MOST AMERICANS think they have little in common with John McGann, a music store worker whoeffectively lost his health insurance after telling his employer he had AIDS. Most workers, in fact, believe their group health plans are fairly solid and not subject to such cutbacks.
They're wrong, and they should be told differently. Almost two-thirds of U.S. workers with health coverage work for employers that self-insure rather than buy coverage from an insurance company. Those self-funded plans operate under a federal law that allows employers to cut coverage almost at will.That policy may seem harsh, but there's a good reason for it: Employers are under no obligation to provide health insurance in the first place, and some are forced to cut benefits to survive. But there is something wrong with a system that allows so many people to believe they have nearly ironclad protection when in fact they do not.
There's no legal dispute over whether employers can cut coverage: The Supreme Court last fall refused to review a lower-court ruling that decided in favor of Mr. McGann's employer. But that hasn't put the matter to rest. Last month, trade groups representing life and health insurers said the law should prohibit employers from excluding coverage for AIDS treatment. In a similar vein, Rep. William Hughes, a New Jersey Democrat, last fall proposed a bill that would prohibit employers from stopping payments for medically necessary treatment already under way.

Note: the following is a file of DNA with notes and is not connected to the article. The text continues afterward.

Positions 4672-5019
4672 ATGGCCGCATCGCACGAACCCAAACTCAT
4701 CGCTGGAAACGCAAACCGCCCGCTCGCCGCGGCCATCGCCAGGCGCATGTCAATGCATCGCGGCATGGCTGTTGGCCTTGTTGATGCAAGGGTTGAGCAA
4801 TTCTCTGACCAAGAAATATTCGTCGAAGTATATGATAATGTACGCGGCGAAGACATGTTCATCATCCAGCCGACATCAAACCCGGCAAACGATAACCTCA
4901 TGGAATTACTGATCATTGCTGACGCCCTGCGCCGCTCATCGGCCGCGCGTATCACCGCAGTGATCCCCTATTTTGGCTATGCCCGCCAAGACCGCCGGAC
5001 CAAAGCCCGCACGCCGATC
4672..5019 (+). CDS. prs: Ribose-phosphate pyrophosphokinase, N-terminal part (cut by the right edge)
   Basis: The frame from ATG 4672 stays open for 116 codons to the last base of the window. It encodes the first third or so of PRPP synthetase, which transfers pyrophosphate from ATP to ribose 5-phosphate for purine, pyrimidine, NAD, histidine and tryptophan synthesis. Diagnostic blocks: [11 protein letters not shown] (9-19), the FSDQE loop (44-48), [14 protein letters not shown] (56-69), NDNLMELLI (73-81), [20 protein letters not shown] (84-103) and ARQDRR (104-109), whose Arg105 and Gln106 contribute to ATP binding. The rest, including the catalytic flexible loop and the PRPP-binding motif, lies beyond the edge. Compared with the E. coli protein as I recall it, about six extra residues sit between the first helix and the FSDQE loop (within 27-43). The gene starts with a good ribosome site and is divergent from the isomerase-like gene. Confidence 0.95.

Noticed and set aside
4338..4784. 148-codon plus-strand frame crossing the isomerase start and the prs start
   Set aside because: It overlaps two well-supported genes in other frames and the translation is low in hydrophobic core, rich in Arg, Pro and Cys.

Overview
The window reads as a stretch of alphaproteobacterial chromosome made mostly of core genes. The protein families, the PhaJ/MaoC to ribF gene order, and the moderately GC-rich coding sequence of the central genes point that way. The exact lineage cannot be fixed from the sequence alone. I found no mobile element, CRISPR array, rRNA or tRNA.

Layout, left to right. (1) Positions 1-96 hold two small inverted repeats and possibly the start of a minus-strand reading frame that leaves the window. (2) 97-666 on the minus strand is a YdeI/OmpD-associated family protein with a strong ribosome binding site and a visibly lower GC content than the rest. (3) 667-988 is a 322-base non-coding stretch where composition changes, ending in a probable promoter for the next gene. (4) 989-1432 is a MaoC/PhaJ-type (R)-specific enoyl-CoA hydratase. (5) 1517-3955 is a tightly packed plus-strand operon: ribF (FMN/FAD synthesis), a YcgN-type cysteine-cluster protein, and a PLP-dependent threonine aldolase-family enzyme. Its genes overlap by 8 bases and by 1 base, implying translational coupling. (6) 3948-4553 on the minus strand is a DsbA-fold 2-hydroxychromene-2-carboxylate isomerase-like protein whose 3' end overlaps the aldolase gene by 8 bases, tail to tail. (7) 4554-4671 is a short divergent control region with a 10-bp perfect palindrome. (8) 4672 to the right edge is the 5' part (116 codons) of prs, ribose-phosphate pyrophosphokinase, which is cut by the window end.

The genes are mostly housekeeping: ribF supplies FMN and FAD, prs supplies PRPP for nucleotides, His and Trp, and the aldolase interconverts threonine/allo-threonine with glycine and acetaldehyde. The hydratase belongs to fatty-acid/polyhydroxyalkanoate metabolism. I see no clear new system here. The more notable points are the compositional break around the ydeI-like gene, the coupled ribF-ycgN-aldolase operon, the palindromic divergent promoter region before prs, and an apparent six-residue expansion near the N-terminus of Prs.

Mr. Hughes argued eloquently that workers have a false sense of security about their benefits. The federal law governing self-funded insurance was passed before employers switched in droves to such plans. That switch, he said, means "state insurance consumer protection laws are inapplicable, leaving these workers unprotected."
But most workers don't know that, and typically confuse their employer-paid benefits with state-regulated insurance contracts. The waters are further muddied when a self-funded plan hires an insurance company to process claims. Workers receive reimbursement checks and correspondence from the insurer and might logically assume their benefits are paid by the insurance company.
That is not to say self-funded plans are seat-of-the-pants operations. They are legal structures that must comply with federal law, which requires sponsoring employers to tell workers when they change benefits. But overall, Mr. Hughes is right: Workers covered by self-funded plans have fewer legal protections than workers covered by most state-regulated insurance policies. That's why he wants to require employers to continue paying for treatment if an illness started while coverage was in effect.
There's a problem with that approach: Adding potentially costly liabilities to self-funded plans would cause many employers either to deny certain benefits in the first place or stop offering health coverage altogether.
Nevertheless, Mr. Hughes suggested a useful remedy that would avoid the kind of rude surprise that greeted Mr. McGann. Under his bill, an employer that wants to cut benefits would have to tell workers clearly their plan "is not a policy of insurance" and is not backed by a state guaranty fund. Employers also would have to inform workers they are responsible for the difference if the plan does not pay all the costs of a covered illness.
Such changes would let workers know where they stand. Those who prefer the greater security of a state-regulated insurance policy could bargain with their employer for a change or, failing that, consider another job.
Ultimately, the solution to shrinking insurance benefits lies in a major overhaul of the health care system. But until that happens, most Americans will rely on the current system and should have a clear sense of how much protection they have. There's no excuse for a legal framework that allows so many workers to live in a fool's paradise.